Here I must mention that using the word “kayak” repeatedly has the same effect on me that saying the word “Voldemort” had on Harry Potter’s friends and cohorts. Therefore I will henceforth use the word “boat” in referring to that-which-shall-not-be-named.
Eskimo boat entry positions are many. And through the course of the next two days each helpful kayaking cacher presented his or her own.
There’s the “straddle the boat while you’re standing on the bottom, move the cockpit under your bottom and drop” method. I have named the this one “Straddling Sam, the Groin Pull Man.” This works if your inseam is 40″ or greater. Personally, my legs are eight inches too short, and I pride myself as a six footer. We’ll not mention my five-foot-two wife.
There’s the “place the paddle at the rear of the boat, across the cockpit, to stabilize the boat and give you three point balance as you place one foot inside.” I call this one the “Double Dip Tipsy Toodle” as I tried this one twice and both times ended head first in a foot of water with the boat toodling merrily about laughing at me.
One miraculous entry has the boater standing with one foot on the bottom, one foot in the boat near the front of the cockpit. With one magical motion and an incantation I could not make out, the boater quickly sat back into the seat, pushed back off the bottom with his wet foot, and rocketed out into the lake. I named this one “No Freaking Way!!!”
After entering the boats as gracelessly as possible, we found the crafts to be sort of comfortable and more stable than a canoe. We each paddled our own happily about, following our fearless leaders across lakes and along shoreline until we came, each time, to the point where we had to get out of the bloody thing. Being the Man and Leader of the Clan for 43 years, I deemed it my duty to exit the boat first, on my own, without help, then pop up and show my Beloved that in fact this Kayaking (ouch) was something we could take up and enjoy.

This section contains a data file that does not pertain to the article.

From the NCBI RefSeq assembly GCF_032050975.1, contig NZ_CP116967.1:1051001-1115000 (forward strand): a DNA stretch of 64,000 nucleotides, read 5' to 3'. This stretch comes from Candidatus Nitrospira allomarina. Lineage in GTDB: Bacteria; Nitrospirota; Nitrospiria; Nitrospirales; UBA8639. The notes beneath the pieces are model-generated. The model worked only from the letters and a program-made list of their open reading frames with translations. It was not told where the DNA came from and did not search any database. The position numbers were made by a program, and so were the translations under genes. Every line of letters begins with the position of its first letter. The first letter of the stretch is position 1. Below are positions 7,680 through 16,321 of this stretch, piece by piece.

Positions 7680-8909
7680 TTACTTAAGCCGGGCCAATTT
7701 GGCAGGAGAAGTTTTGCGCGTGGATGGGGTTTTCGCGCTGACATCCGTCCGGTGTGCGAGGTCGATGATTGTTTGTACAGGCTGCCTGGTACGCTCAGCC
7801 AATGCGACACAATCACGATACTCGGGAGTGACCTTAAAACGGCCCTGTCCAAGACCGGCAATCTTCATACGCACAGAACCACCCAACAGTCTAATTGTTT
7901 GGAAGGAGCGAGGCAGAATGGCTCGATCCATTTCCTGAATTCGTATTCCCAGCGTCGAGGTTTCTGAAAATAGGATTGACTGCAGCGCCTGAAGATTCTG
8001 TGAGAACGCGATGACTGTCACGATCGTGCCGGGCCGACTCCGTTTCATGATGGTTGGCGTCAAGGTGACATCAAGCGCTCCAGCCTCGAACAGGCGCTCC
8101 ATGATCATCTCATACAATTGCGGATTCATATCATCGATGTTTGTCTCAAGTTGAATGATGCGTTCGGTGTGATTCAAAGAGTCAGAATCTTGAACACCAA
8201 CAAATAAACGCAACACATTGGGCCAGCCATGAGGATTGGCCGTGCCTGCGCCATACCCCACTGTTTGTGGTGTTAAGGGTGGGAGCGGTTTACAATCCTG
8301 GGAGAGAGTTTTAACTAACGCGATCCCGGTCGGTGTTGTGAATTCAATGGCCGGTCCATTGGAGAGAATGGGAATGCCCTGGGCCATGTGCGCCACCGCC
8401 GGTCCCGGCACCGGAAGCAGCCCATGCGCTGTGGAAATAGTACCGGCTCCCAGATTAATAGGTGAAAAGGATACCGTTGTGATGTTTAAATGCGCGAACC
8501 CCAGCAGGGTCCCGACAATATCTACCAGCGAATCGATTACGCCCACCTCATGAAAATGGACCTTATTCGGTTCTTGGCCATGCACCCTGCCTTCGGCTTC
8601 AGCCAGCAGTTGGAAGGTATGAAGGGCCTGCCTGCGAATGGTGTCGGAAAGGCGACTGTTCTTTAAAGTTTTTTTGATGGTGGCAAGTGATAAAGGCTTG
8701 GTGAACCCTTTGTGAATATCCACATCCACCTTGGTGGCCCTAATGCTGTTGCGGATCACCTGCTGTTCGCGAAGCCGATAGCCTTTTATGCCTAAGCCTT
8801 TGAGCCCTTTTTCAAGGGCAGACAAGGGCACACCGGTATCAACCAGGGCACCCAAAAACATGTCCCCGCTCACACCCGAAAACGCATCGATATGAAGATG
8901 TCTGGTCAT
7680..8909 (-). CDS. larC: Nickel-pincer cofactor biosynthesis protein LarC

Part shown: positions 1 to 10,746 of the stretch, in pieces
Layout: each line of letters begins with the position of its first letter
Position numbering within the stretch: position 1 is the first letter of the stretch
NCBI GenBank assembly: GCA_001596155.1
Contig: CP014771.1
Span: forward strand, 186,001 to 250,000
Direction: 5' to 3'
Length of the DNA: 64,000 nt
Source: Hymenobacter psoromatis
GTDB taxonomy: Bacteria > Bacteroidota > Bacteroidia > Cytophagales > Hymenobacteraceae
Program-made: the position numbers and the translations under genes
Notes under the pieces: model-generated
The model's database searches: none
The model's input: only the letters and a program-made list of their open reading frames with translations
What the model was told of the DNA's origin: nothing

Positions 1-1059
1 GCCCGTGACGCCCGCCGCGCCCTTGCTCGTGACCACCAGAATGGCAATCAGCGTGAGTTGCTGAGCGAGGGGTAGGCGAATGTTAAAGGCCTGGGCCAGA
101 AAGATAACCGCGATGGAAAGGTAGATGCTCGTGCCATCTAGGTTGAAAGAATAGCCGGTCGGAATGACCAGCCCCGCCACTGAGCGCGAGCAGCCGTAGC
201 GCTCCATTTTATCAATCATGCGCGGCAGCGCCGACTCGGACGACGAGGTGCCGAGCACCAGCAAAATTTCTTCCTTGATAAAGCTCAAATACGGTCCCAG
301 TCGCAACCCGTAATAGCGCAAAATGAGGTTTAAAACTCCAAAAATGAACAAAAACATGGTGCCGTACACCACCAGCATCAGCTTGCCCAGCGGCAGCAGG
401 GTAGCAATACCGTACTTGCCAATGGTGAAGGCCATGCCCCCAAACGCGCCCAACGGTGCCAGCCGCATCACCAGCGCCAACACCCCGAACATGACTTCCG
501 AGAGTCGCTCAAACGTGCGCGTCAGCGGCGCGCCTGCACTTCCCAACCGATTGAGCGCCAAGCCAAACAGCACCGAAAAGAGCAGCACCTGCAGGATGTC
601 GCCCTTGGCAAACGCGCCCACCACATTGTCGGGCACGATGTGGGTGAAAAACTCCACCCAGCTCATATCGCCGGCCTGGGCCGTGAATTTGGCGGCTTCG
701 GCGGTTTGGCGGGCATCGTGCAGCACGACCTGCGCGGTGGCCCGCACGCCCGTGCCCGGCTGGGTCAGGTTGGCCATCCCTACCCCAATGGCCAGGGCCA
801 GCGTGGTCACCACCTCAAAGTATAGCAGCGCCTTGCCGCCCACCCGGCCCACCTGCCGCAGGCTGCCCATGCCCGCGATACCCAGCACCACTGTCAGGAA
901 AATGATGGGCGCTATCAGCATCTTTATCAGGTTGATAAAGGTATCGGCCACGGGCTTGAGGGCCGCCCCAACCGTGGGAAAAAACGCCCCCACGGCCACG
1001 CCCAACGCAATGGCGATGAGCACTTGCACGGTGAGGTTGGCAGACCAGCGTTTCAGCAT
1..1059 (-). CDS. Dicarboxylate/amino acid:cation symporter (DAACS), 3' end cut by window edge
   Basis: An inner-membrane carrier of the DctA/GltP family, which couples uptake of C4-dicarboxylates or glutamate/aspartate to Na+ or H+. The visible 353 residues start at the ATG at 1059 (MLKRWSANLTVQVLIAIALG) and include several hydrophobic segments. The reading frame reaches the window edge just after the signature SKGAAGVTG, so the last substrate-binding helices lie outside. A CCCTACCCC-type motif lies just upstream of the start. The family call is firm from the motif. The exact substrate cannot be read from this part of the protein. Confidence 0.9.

Exiting has its own positions which are variations on the entry positions. So I paddled ahead getting away from the group, and all their assistance. I gauged the water to be eight to twelve inches deep and deftly attempted my exit. In so doing I created my own position. It is called “The Double Dip Tipsy Toodle Onto A Slippery Rocky Bottom with a Half-Twist Noggin’-Crusher.” And, yes, I did it twice.
The bottom of Lake Huron is pridefully varied. Its most picturesque and least expected bottom configuration is one of rocks, about the size of bowling balls, covered in pale brown algae. On a calm day, with crystal clear blue water, this is absolutely beautiful to behold. Each rock, rounded and smoothed by wave action nestled tightly with thousands of others just like it, demonstrated some elemental property of physics or construction of the cosmos. And never did it occur to me that property might be anything less than friendly…